How Honey and Other Bee Products are Used in Cosmetics
Some cosmetic manufacturers have created products that use honey. In recent years, these companies have expanded to using other bee products in their offerings including royal jelly, bee pollen, and even bee venom. While many consumers are already buying raw Manuka honey that contains royal jelly and propolis, they will soon be able to purchase a number of beauty products that also contain these ingredients. Here is how manufacturers are starting to use cosmetics with honey.
When bees travel from one flower to the next, pollen accumulates on their legs. Bees will then transport this pollen back to their hives where it is mixed with bacteria, nectar, fungi, and enzymes, then it is packed into the cells of the hive. The result of this mixture becomes a protein sources of which the hive can thrive off. Humans can use bee pollen in a number of different ways, including medicine and dietary supplements. More recently, bee pollen is being utilized in beauty products for the number of benefits it provides.
Royal jelly is a substance that is secreted from the hypopharynx of worker bees and is fed to the larvae that could potentially become queen bees. Should the current queen bee decline in health or die, worker bees will build special bee hives for select larvae and pump them full of royal jelly. These actions trigger morphology that will consist of fully developed ovaries that the queen bee will need to lay eggs.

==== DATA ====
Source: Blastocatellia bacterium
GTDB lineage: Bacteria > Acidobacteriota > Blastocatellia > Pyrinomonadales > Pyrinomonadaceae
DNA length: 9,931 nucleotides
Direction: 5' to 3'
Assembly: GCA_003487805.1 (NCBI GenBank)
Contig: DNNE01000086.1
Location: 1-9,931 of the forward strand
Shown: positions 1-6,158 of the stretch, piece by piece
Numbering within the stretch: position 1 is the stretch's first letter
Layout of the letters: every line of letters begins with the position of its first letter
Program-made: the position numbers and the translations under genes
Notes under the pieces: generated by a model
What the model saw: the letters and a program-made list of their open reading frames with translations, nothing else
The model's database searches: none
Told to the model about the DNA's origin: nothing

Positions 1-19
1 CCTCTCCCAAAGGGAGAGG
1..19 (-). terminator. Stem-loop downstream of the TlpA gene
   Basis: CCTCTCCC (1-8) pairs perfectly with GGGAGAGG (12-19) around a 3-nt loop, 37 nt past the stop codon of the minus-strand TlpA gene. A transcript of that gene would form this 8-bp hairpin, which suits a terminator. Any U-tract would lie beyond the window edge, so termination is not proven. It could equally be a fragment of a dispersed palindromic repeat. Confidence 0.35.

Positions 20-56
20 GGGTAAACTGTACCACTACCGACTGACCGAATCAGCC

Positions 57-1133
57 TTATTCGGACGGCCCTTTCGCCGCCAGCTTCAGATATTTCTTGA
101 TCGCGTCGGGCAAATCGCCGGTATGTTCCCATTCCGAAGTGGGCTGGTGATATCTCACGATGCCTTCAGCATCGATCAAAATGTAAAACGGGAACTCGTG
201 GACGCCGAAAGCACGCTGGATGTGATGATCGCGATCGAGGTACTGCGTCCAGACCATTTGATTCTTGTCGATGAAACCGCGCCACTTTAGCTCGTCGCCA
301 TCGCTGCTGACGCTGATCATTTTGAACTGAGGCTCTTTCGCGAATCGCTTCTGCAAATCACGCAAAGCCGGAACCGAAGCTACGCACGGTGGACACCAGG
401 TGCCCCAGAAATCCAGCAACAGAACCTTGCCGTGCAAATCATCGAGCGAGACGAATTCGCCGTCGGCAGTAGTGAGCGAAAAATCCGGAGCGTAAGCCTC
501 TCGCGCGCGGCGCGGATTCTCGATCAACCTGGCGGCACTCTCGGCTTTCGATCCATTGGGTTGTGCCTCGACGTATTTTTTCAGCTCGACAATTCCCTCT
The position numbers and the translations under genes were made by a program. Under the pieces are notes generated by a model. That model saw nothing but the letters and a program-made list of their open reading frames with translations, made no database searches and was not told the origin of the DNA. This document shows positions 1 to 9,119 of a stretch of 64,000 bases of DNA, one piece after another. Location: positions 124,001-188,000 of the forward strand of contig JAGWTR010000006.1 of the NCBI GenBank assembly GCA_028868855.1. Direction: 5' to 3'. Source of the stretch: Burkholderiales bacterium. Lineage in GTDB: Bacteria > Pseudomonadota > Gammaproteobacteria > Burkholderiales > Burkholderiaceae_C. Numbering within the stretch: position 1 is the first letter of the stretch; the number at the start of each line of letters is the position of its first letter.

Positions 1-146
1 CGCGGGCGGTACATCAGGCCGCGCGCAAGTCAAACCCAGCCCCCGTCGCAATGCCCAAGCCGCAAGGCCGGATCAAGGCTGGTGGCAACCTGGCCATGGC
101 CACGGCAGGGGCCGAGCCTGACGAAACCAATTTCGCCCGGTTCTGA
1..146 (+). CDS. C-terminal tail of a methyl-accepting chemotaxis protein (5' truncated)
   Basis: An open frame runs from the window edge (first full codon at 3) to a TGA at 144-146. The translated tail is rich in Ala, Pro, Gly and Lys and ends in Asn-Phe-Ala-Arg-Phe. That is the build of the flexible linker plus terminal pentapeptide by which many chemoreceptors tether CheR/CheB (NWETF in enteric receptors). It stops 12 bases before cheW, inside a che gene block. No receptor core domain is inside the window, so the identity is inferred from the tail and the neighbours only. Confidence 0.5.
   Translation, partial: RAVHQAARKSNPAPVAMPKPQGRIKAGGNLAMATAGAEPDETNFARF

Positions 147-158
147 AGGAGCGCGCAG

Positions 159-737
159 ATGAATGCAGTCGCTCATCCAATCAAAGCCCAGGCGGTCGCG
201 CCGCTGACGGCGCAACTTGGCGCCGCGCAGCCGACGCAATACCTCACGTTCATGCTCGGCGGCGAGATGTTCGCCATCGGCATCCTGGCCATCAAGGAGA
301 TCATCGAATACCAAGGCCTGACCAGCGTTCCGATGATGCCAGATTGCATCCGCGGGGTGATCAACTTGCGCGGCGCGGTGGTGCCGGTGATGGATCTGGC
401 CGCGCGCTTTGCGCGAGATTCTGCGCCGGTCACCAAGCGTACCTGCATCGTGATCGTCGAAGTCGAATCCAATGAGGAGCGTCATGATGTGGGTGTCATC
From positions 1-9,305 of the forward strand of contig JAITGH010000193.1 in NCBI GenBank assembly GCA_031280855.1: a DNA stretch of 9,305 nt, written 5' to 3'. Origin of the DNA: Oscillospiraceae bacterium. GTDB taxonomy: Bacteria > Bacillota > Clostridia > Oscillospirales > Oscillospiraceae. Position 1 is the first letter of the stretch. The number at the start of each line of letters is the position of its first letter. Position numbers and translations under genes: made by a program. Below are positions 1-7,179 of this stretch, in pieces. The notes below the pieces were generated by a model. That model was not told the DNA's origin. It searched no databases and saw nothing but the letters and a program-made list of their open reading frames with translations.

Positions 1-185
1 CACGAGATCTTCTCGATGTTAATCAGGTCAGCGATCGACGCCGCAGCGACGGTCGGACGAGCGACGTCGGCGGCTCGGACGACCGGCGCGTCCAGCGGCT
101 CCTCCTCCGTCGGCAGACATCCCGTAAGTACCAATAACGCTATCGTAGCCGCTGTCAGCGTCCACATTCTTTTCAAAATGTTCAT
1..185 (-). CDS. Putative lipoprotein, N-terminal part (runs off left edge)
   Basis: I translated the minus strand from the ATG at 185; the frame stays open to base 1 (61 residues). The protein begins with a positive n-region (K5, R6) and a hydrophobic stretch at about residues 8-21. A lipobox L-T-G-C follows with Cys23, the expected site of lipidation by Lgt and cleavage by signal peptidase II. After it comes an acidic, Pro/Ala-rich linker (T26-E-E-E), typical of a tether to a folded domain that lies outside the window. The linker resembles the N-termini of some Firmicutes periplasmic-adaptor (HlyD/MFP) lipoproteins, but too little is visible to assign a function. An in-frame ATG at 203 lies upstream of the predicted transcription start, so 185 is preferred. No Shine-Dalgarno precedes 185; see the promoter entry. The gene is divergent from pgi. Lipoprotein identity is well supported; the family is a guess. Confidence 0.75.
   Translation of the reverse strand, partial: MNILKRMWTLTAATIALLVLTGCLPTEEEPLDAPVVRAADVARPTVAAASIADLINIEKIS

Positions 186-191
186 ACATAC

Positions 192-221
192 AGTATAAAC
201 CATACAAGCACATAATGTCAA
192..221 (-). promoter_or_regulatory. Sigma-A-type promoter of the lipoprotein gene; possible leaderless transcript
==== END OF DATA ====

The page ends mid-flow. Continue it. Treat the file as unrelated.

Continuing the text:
Bee venom, whose technical name is apitoxin, is a colorless, bitter liquid that feature a combination of active proteins. This is the venom that worker bees carry in their abdomen and is then injected into humans or other invaders as a means of defense, causing the injection site to become inflamed. The primary substance in this venom is melittin, which consists of a number of peptides and is an anti-inflammatory.
Many expensive, high-end facial serums use honeybee venom as an ingredient. Bee venom has become quite a popular ingredient in cosmetic products, especially in the United Kingdom. It has been reported that Catherine, the Duchess of Cambridge, applied a bee venom mask before attending Prince William’s wedding and many UK cosmetic manufacturers have waiting lists of clients who are seeking their bee venom anti-again creams.